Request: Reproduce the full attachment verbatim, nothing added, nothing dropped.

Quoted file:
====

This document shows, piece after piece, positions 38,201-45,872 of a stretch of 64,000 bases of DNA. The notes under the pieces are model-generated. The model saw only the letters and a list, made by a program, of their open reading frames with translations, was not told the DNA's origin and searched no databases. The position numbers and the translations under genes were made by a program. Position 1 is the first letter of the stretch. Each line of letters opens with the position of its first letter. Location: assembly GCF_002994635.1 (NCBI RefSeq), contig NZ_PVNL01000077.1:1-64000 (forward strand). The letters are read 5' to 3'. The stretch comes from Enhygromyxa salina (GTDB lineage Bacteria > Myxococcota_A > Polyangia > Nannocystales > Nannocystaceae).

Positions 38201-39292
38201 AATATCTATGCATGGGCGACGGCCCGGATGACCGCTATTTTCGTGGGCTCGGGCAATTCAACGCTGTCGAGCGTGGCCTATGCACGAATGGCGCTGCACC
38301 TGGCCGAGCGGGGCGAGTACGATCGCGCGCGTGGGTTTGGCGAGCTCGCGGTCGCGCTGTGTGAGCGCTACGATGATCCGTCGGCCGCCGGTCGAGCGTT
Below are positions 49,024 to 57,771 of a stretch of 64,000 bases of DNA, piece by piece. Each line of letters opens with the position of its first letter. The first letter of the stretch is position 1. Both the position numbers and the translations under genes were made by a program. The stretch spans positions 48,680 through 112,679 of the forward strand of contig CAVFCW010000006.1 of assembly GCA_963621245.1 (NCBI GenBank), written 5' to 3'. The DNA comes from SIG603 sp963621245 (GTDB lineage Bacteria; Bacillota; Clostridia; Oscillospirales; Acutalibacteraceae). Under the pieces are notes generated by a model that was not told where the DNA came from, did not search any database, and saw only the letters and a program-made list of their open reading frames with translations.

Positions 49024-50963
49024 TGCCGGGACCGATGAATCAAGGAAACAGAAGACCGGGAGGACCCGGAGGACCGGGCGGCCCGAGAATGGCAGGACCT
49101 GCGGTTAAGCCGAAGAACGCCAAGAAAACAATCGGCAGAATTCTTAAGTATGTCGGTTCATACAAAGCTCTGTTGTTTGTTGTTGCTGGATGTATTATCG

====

This document shows, piece after piece, positions 38,201-45,872 of a stretch of 64,000 bases of DNA. The notes under the pieces are model-generated. The model saw only the letters and a list, made by a program, of their open reading frames with translations, was not told the DNA's origin and searched no databases. The position numbers and the translations under genes were made by a program. Position 1 is the first letter of the stretch. Each line of letters opens with the position of its first letter. Location: assembly GCF_002994635.1 (NCBI RefSeq), contig NZ_PVNL01000077.1:1-64000 (forward strand). The letters are read 5' to 3'. The stretch comes from Enhygromyxa salina (GTDB lineage Bacteria > Myxococcota_A > Polyangia > Nannocystales > Nannocystaceae).

Positions 38201-39292
38201 AATATCTATGCATGGGCGACGGCCCGGATGACCGCTATTTTCGTGGGCTCGGGCAATTCAACGCTGTCGAGCGTGGCCTATGCACGAATGGCGCTGCACC
38301 TGGCCGAGCGGGGCGAGTACGATCGCGCGCGTGGGTTTGGCGAGCTCGCGGTCGCGCTGTGTGAGCGCTACGATGATCCGTCGGCCGCCGGTCGAGCGTT
Below are positions 49,024 to 57,771 of a stretch of 64,000 bases of DNA, piece by piece. Each line of letters opens with the position of its first letter. The first letter of the stretch is position 1. Both the position numbers and the translations under genes were made by a program. The stretch spans positions 48,680 through 112,679 of the forward strand of contig CAVFCW010000006.1 of assembly GCA_963621245.1 (NCBI GenBank), written 5' to 3'. The DNA comes from SIG603 sp963621245 (GTDB lineage Bacteria; Bacillota; Clostridia; Oscillospirales; Acutalibacteraceae). Under the pieces are notes generated by a model that was not told where the DNA came from, did not search any database, and saw only the letters and a program-made list of their open reading frames with translations.

Positions 49024-50963
49024 TGCCGGGACCGATGAATCAAGGAAACAGAAGACCGGGAGGACCCGGAGGACCGGGCGGCCCGAGAATGGCAGGACCT
49101 GCGGTTAAGCCGAAGAACGCCAAGAAAACAATCGGCAGAATTCTTAAGTATGTCGGTTCATACAAAGCTCTGTTGTTTGTTGTTGCTGGATGTATTATCG